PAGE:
There are no symptoms as such, except the inability to conceive. However, some women may suffer irregular periods where bleeding lasts longer than 7 days or bleeding occurs sooner than 28 days or after 35 days from the last period. Or severe menstrual cramps can be an indication of gynecologic problems like cysts, fibroids or endometriosis.

What Causes Infertility?

Female infertility accounts for 40 percent of infertile couples. Male infertility accounts for 40 percent and the reasons in the remaining 20 percent of cases are never known. The causes of infertility vary greatly.

Female infertility may be caused by:
Ovary cysts
Polycystic ovary syndrome (PCOS)
• Pelvic infection or pelvic inflammatory disease (PID)
Diabetes
Scarring from endometriosis or STDs
Obesity
Thyroid disease
• Poor diet, drinking too much alcohol or smoking
• Excessive exercise to the point where periods stop
• Advancing age

The most common causes of infertility in men are:
• Hormone imbalances
• Infections
• Advancing age although this is less significant for men
• Impotence (difficulties maintaining an erection)
• Smoking
Cancer treatments, such as chemotherapy and radiation
• Being in a heated environment for long periods of time
Birth defects - chromosome abnormalities

Note: 30 percent of fertile couples will fall pregnant within one month of trying and 60 percent will be pregnant within 3 months.

Related Questions
Average conception time: How long does it take to get pregnant?
Optimal age for fertility: What age does fertility go down in women?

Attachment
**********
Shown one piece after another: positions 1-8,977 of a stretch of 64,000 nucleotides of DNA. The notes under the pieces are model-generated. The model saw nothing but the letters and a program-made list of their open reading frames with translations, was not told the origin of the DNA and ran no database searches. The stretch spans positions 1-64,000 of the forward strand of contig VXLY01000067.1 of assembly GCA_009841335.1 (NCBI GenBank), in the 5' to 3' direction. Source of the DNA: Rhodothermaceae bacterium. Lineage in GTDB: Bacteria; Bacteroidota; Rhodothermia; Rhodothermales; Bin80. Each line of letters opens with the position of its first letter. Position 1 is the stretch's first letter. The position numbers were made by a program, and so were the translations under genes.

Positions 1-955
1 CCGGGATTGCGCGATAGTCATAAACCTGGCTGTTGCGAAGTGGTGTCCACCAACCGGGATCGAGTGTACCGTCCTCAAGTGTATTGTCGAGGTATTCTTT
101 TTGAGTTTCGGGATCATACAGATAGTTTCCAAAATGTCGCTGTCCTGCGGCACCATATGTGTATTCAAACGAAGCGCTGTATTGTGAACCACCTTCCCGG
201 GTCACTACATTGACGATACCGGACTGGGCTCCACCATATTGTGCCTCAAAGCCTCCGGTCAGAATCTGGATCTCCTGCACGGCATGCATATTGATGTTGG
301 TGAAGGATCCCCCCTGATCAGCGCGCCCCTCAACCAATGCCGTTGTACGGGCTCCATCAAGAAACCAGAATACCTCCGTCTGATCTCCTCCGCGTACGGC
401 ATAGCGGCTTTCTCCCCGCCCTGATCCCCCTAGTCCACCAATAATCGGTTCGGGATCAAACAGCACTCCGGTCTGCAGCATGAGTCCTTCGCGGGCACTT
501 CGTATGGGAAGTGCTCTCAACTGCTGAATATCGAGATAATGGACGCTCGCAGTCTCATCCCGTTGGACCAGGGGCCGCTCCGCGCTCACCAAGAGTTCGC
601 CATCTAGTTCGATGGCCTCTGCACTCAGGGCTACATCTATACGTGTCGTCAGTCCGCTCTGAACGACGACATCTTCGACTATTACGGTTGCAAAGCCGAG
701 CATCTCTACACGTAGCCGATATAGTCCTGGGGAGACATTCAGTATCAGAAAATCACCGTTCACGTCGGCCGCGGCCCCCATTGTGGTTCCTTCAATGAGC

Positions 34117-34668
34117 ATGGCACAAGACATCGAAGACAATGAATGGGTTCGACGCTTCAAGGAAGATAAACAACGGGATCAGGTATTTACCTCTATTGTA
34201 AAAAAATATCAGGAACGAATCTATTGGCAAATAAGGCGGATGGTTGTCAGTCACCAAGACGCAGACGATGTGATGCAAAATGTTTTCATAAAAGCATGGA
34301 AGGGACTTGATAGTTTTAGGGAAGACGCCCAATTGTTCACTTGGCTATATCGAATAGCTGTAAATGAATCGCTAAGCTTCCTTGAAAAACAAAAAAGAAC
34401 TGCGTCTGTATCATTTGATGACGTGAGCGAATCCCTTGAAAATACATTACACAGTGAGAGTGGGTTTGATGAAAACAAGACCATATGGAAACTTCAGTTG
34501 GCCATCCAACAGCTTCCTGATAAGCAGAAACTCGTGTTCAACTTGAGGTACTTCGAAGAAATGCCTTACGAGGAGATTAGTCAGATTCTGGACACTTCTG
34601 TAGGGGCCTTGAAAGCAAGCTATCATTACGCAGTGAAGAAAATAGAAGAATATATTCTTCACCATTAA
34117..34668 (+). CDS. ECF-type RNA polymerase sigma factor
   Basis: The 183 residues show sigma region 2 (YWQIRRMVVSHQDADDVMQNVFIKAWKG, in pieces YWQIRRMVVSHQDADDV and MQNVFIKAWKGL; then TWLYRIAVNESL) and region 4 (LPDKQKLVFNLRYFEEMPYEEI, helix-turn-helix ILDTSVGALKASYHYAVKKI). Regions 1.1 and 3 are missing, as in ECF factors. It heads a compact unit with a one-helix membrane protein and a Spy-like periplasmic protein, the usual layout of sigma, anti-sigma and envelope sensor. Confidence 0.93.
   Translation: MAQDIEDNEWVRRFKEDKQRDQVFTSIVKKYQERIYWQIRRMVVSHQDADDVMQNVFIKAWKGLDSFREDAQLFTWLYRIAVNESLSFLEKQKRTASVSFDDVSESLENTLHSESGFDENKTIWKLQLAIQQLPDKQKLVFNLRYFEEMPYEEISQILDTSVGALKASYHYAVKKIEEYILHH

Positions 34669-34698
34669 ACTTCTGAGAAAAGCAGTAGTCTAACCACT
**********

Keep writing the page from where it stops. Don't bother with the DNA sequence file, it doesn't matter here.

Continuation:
How Is It Diagnosed?

It is recommended that women under the age of 30 wait a year before seeking fertility tests. Women over 30 should seek a diagnosis after 6 months (the clock is ticking faster). Both the man and woman can be tested for infertility, but some couples choose to start with the woman and only check the man if no problems are detected on her side. There are 3 possible levels of tests for a woman. In many cases a doctor can reach a conclusion after level 1, but in other cases it may take 2 or all 3 levels. For more details see, how does a doctor test for infertility in women? Male fertility testing is generally more straight forward and involves a sperm count and semen analysis. See, how does a doctor test for infertility in men?

What Is The Treatment?

Infertility treatment depends on the cause of the problem (if it is discovered). Treatment may involve:

1. Having intercourse on your most fertile days or trying different positions. See also, what is the best position for baby making?
2. Lifestyle and diet improvements.